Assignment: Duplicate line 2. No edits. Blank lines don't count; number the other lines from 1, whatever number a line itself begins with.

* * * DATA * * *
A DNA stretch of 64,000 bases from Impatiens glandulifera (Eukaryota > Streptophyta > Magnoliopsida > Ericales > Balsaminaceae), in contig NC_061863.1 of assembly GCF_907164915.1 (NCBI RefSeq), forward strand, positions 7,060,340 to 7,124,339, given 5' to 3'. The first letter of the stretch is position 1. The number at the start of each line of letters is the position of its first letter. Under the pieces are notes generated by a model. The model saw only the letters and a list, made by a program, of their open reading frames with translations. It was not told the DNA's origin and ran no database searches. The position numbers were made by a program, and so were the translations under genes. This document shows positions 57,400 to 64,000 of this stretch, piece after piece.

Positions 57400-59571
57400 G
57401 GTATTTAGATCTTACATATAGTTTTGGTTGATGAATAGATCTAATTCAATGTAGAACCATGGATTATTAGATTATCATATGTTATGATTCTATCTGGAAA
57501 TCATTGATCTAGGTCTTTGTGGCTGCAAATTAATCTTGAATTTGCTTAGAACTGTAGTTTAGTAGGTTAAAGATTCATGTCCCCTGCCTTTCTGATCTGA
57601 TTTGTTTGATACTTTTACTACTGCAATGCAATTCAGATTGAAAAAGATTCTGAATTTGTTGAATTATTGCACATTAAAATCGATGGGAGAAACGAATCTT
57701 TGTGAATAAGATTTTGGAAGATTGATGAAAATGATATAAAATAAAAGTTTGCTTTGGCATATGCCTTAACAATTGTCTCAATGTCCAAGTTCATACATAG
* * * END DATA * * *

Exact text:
Positions 57400-59571